TREASURIES-Longer-dated yields rise ahead of BOJ decision, corporate supply weighs

BY Reuters | ECONOMIC | 01/17/23 09:58 AM EST
       By Karen Brettell
       NEW YORK, Jan 17 (Reuters) - Longer-dated U.S. Treasury
yields rose on Tuesday in choppy trading as investors awaited
the outcome of the Bank of Japan's two-day meeting on Wednesday
and prepared for the likelihood of an increase in corporate debt
    Japanese 10-year government bond yields topped the BOJ's
policy ceiling for a third straight session on Tuesday amid
swirling speculation that policymakers could tweak stimulus
    If the Japanese central bank unwinds its yield curve control
it is likely that Japanese yields will rise further, which would
make the debt more attractive relative to U.S. Treasuries after
accounting for foreign exchange hedges. In turn, Japanese
investors may sell, or be less likely to purchase, U.S.
government debt.
    "The Bank of Japan is definitely a wildcard because there
does seem to be some speculation that there could be a
significant announcement coming out of the meeting," said Thomas
Simons, a money market economist at Jefferies in New York.
    Traders are also expecting companies to issue more debt on
Tuesday, as is common after financial companies release
earnings, said Simons. Heavy corporate supply can weigh on
Treasuries as banks hedge the new sales.
    Goldman Sachs Group Inc (GS) and Morgan Stanley (MS)
both reported earnings on Tuesday.
    Benchmark 10-year note yields rose two basis
points to 3.54% and two-year Treasury yields dipped
three basis points to 4.21%.
    The yield curve between two-year and 10-year notes
steepened, but remained deeply inverted at minus 69 basis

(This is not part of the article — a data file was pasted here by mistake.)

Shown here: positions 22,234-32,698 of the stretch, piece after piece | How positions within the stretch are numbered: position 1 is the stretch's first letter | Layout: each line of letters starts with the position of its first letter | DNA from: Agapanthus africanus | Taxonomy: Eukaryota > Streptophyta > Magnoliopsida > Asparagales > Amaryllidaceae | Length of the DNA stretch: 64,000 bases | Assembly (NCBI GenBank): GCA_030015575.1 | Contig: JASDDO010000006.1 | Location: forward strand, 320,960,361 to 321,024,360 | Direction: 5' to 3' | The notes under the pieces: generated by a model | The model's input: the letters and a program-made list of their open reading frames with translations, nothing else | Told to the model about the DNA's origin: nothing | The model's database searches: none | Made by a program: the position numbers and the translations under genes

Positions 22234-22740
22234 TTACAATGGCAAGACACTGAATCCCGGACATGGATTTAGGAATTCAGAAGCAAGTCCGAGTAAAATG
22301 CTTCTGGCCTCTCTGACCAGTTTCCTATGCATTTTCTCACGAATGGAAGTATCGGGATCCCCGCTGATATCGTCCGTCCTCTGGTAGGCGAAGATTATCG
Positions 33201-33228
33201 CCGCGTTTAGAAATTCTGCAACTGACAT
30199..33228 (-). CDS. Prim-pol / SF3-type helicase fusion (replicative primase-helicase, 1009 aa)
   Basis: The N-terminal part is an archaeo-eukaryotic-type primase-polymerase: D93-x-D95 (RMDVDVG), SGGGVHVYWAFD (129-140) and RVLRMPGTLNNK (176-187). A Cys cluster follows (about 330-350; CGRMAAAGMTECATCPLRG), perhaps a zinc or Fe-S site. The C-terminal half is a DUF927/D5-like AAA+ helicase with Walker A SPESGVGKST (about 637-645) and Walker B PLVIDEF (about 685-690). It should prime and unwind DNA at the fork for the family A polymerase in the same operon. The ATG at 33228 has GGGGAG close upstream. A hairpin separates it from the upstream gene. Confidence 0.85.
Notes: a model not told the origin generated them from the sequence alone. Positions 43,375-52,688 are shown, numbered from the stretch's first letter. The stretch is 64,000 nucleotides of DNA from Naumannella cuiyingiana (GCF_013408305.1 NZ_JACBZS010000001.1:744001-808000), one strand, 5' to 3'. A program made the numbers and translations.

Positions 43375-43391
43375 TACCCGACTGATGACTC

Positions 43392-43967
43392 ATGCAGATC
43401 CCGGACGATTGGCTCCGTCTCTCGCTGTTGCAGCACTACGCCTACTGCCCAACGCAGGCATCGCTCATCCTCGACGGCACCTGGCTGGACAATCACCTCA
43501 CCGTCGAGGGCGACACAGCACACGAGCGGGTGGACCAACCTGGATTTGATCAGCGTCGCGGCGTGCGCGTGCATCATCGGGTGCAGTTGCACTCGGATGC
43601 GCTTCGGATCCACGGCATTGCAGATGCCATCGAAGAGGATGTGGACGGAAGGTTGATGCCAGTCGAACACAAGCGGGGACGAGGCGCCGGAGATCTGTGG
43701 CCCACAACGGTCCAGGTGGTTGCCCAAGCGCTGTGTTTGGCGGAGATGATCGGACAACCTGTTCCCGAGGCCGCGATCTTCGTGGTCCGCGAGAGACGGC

Long-dated yields pared their gains after data on Tuesday
showed that the New York Federal Reserve's business conditions
index fell sharply in January. This week's main U.S. economic
focus will be retail sales and producer prices for December that
will be released on Wednesday.
    The U.S. debt ceiling is also a potential market issue, with
the government expected to reach its maximum borrowing capacity
this week, after which it will need to rely on extraordinary
    The Treasury is expected to be able to fund itself until
around July or August, though there is a lot of uncertainty of
when it will ultimately run out of money if Congress fails to
increase the debt limit.
    "I don't think we're going to see a specific date pop out as
being particularly dangerous until we get through tax season in
mid-April, by then I think it will really crystallize because
we'll have a much better sense of what the biggest inflows and
outflows from Treasury's cash balance are going to be for the
year," said Simons.
    The cost of insuring U.S. debt against default reached 32
basis points on Tuesday, which was the widest spread since 2013.

    Six-month bills are also yielding more than one-year debt,
at 4.81% and 4,71%, respectively. This may indicate some
aversion around bills maturing when the debt ceiling is expected
to come to a head, though it also reflects expectations that the
Federal Reserve will cut rates in the second half of this year.

    Fed funds futures traders are pricing for the benchmark rate
to peak at 4.93% in June, before declining to 4.47% in December.
The U.S. central bank is expected to raise rates by 25 basis
points when it concludes its two-day meeting on Feb. 1.

      January 17 Tuesday 9:38AM New York / 1438 GMT
                               Price        Current   Net
                                            Yield %   Change
 Three-month bills             4.53         4.6426    0.023
 Six-month bills               4.635        4.8083    0.010
 Two-year note                 100-17/256   4.2131    -0.028
 Three-year note               99-248/256   3.886     -0.014
 Five-year note                101-42/256   3.6157    0.002
 Seven-year note               101-206/256  3.5792    0.015
 10-year note                  104-220/256  3.5347    0.024
 20-year bond                  102-108/256  3.8243    0.033
 30-year bond                  106-52/256   3.6564    0.033

                               Last (bps)   Net
 U.S. 2-year dollar swap        26.25         0.00
 U.S. 3-year dollar swap        13.50        -0.25
 U.S. 5-year dollar swap         2.75        -0.75
 U.S. 10-year dollar swap       -5.00        -1.25
 U.S. 30-year dollar swap      -40.75        -1.50

 (Reporting by Karen Brettell; Editing by Susan Fenton)

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